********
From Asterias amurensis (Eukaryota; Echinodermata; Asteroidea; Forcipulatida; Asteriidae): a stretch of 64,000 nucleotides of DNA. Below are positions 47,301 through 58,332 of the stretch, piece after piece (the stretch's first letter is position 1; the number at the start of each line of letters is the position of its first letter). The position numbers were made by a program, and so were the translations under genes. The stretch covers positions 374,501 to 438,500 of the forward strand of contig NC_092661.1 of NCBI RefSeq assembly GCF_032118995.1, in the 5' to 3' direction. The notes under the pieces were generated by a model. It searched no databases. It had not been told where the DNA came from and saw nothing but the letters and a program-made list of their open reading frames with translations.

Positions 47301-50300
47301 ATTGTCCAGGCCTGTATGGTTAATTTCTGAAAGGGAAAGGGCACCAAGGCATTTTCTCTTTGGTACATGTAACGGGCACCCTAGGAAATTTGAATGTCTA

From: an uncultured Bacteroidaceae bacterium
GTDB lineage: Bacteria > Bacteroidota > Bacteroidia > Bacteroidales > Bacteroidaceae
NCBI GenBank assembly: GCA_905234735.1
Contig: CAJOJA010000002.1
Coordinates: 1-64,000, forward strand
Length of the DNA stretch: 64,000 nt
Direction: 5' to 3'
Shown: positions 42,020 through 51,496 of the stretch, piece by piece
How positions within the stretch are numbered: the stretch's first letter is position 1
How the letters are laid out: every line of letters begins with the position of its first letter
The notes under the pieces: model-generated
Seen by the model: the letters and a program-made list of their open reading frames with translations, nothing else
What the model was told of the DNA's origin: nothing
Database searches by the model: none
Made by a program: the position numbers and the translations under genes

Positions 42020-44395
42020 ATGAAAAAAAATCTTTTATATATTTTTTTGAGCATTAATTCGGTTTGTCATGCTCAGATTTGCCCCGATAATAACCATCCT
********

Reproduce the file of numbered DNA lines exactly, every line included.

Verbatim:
From Asterias amurensis (Eukaryota; Echinodermata; Asteroidea; Forcipulatida; Asteriidae): a stretch of 64,000 nucleotides of DNA. Below are positions 47,301 through 58,332 of the stretch, piece after piece (the stretch's first letter is position 1; the number at the start of each line of letters is the position of its first letter). The position numbers were made by a program, and so were the translations under genes. The stretch covers positions 374,501 to 438,500 of the forward strand of contig NC_092661.1 of NCBI RefSeq assembly GCF_032118995.1, in the 5' to 3' direction. The notes under the pieces were generated by a model. It searched no databases. It had not been told where the DNA came from and saw nothing but the letters and a program-made list of their open reading frames with translations.

Positions 47301-50300
47301 ATTGTCCAGGCCTGTATGGTTAATTTCTGAAAGGGAAAGGGCACCAAGGCATTTTCTCTTTGGTACATGTAACGGGCACCCTAGGAAATTTGAATGTCTA

From: an uncultured Bacteroidaceae bacterium
GTDB lineage: Bacteria > Bacteroidota > Bacteroidia > Bacteroidales > Bacteroidaceae
NCBI GenBank assembly: GCA_905234735.1
Contig: CAJOJA010000002.1
Coordinates: 1-64,000, forward strand
Length of the DNA stretch: 64,000 nt
Direction: 5' to 3'
Shown: positions 42,020 through 51,496 of the stretch, piece by piece
How positions within the stretch are numbered: the stretch's first letter is position 1
How the letters are laid out: every line of letters begins with the position of its first letter
The notes under the pieces: model-generated
Seen by the model: the letters and a program-made list of their open reading frames with translations, nothing else
What the model was told of the DNA's origin: nothing
Database searches by the model: none
Made by a program: the position numbers and the translations under genes

Positions 42020-44395
42020 ATGAAAAAAAATCTTTTATATATTTTTTTGAGCATTAATTCGGTTTGTCATGCTCAGATTTGCCCCGATAATAACCATCCT